Photo: © Save the Chimps
Dana was captured as an infant in Africa and shipped to Holloman Air Force Base in New Mexico for use in the U.S. Air Force’s space research program. She was used mainly for breeding, but the Coulston Foundation used Dana for several protocols, including one in which her kidney was transplanted into a baboon.
Decades later, Dana was moved with other chimpanzees from the space program to sanctuary at Save the Chimps in Florida, as a result of a successful lawsuit brought by the sanctuary against the U.S. Air Force.
Dana was a kind and mature female, who had a motherly touch, knowing both how to gently discipline while offering comfort and reassurance to other chimpanzees when needed.
NEAVS President, Dr. Theo Capaldo, was immediately drawn to this special person. NEAVS adopted Dana and pledged funds each year for her lifetime care.
Read about chimpanzee use in breeding programs.
Dana arrives at sanctuary
Photo: © Save the Chimps
Dana, who spent much of her life having her babies taken from her for research, later became the matriarch of a chimpanzee group at Save the Chimps sanctuary.
During her many years in research, Dana was primarily used for breeding. Chimpanzees in lab breeding programs routinely have their infants taken from them, even though in the wild, young chimpanzees are dependent on their mothers until they are weaned around age four, yet continue to live together.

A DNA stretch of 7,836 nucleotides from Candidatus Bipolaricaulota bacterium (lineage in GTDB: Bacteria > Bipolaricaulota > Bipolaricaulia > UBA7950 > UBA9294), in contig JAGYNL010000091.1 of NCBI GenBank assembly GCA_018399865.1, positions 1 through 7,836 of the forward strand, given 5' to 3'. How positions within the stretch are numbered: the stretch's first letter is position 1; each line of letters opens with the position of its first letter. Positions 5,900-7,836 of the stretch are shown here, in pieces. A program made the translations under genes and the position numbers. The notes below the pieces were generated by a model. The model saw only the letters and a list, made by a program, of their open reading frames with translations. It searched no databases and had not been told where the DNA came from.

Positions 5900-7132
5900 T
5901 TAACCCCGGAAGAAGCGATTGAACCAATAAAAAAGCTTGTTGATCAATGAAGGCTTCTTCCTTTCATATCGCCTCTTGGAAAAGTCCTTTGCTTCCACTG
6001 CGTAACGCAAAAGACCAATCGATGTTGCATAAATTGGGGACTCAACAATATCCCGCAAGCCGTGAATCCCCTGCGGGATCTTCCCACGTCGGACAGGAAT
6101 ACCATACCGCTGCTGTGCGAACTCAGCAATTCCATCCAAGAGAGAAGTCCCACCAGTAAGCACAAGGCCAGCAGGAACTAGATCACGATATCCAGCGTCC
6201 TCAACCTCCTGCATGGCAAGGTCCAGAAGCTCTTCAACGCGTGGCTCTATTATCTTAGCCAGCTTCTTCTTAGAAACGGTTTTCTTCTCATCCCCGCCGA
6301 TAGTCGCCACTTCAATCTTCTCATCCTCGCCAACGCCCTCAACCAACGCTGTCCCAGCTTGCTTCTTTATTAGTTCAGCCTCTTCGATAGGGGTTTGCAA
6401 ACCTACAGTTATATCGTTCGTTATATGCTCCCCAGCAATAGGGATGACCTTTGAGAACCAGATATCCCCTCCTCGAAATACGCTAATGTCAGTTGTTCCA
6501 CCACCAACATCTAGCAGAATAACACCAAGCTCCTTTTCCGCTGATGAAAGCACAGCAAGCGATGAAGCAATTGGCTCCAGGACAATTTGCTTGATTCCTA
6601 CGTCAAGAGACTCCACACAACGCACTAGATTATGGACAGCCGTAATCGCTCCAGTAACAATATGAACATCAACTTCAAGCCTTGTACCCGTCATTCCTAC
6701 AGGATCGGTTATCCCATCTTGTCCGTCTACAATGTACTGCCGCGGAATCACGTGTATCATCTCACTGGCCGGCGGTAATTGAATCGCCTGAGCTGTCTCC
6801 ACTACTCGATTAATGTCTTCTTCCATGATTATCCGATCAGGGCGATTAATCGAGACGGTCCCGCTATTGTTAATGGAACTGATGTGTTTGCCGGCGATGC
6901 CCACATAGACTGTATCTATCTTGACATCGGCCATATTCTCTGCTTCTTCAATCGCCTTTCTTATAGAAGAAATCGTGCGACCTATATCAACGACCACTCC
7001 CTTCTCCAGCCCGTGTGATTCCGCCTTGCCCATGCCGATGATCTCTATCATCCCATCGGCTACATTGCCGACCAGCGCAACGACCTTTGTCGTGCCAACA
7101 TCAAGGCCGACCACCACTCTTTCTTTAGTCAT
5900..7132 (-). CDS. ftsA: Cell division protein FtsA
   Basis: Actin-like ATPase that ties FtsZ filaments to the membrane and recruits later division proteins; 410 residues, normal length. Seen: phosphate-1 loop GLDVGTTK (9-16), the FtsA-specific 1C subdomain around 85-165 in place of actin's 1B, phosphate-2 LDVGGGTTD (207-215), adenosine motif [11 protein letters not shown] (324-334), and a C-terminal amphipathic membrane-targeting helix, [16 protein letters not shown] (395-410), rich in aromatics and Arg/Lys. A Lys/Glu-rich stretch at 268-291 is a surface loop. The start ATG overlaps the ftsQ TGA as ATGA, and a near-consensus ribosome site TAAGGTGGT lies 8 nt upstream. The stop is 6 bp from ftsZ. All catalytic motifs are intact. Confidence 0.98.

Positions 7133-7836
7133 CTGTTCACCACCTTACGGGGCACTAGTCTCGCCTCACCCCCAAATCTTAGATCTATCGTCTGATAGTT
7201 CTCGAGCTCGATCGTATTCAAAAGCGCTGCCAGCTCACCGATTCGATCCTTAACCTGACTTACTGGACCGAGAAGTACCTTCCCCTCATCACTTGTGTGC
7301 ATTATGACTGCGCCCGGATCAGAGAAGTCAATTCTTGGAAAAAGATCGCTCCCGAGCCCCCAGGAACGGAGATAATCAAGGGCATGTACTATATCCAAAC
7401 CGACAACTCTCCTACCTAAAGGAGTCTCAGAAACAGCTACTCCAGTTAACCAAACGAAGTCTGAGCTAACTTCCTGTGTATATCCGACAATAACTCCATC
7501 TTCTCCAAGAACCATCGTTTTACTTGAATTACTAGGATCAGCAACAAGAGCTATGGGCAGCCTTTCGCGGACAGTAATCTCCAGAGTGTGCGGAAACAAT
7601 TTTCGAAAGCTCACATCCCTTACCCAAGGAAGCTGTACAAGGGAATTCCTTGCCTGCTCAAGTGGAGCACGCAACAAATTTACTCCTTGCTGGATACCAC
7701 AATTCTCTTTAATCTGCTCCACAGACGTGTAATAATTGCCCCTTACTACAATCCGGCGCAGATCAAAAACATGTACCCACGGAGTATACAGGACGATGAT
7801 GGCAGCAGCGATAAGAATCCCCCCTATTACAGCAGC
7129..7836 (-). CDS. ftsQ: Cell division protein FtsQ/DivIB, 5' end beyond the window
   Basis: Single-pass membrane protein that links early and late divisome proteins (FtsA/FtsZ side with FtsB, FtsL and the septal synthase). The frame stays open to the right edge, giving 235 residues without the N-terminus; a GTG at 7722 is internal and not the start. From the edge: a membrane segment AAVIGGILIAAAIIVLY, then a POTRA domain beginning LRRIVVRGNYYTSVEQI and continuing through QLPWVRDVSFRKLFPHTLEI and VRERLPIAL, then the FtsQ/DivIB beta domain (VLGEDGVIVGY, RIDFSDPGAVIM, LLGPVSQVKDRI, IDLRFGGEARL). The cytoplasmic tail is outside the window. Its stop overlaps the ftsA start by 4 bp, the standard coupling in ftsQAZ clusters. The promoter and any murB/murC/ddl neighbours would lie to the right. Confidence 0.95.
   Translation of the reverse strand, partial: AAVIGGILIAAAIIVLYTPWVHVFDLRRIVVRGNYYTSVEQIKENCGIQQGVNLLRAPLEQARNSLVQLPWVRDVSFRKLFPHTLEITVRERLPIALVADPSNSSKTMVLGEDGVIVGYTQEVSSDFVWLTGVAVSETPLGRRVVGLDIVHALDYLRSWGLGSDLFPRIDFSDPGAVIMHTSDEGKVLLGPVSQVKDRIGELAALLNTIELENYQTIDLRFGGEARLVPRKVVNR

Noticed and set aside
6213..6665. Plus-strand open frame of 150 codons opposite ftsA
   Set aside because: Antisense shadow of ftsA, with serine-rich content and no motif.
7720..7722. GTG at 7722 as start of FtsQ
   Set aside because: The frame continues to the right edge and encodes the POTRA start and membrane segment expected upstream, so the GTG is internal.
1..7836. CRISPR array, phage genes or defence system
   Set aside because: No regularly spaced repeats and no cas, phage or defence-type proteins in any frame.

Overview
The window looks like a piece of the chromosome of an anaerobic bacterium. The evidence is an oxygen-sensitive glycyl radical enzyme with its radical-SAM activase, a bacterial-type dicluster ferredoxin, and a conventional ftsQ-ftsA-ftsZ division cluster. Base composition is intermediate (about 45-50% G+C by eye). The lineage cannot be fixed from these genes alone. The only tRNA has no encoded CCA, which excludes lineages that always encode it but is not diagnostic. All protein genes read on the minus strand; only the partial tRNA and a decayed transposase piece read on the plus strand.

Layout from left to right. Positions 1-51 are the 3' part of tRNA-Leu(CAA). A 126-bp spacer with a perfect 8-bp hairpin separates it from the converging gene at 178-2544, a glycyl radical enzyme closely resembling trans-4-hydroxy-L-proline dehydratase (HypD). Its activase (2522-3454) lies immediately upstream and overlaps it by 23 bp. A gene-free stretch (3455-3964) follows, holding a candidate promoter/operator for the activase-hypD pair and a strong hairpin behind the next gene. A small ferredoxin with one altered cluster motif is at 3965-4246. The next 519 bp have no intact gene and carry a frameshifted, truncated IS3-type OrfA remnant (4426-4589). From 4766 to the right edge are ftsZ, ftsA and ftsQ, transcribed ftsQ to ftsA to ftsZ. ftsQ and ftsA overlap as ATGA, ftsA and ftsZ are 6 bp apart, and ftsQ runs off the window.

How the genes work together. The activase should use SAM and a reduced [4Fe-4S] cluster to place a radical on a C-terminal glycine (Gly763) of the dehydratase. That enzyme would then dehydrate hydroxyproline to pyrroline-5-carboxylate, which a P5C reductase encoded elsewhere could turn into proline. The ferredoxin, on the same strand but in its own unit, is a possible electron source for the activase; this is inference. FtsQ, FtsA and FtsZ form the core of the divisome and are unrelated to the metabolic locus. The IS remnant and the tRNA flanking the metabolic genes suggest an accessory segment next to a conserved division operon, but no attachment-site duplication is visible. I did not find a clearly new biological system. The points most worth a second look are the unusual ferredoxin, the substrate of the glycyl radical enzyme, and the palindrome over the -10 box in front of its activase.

Captive chimpanzee mothers typically will fight desperately against giving up their newborns and will have to be “knocked down” to accomplish it. Most chimpanzee mothers, whether captive or in the wild, love and protect their babies and would never willingly give them up. But when continually robbed of their children in the lab, some such abused mothers are said to eventually recognize their powerlessness and begin not to struggle. Other mothers—having themselves been taken from their mothers at birth—do not know how to take proper care of their infants who are then taken from them. Dana was one of the chimpanzees who year after year had her babies taken from her. We can only imagine the emotional toll.
Dana’s time with her own mother was cut short as well. Dana was captured in the wild, where chimpanzee mothers do not voluntarily surrender their babies. As an infant or young child, Dana would have witnessed her mother’s murder and many, if not all, members of her group being killed during her capture. Despite the hardships of her past, Dana embraced her new life in sanctuary. She was part of the first group of “Air Force” chimpanzees to be moved from the Coulston Foundation to the new facilities at Save the Chimps in Florida. Dr. Carole Noon, founder and director of Save the Chimps, refered to Dana as her “cofounder” and “trusted partner.” She described Dana as the “matriarch,” and relied heavily on Dana’s leadership in settling the chimps into their new lives at the sanctuary. Dr. Noon said, “I never made a move without her.”
Those who have met Dana speak of her wisdom. It was easy to see that she lived through a lot in her lifetime. You could see in Dana’s eyes an old soul who retained her proud sense of self and love for life despite her suffering. Dana passed away peacefully on May 6, 2012, under the open sky at Save The Chimps.
Dana’s story is based on information supplied by Save the Chimps.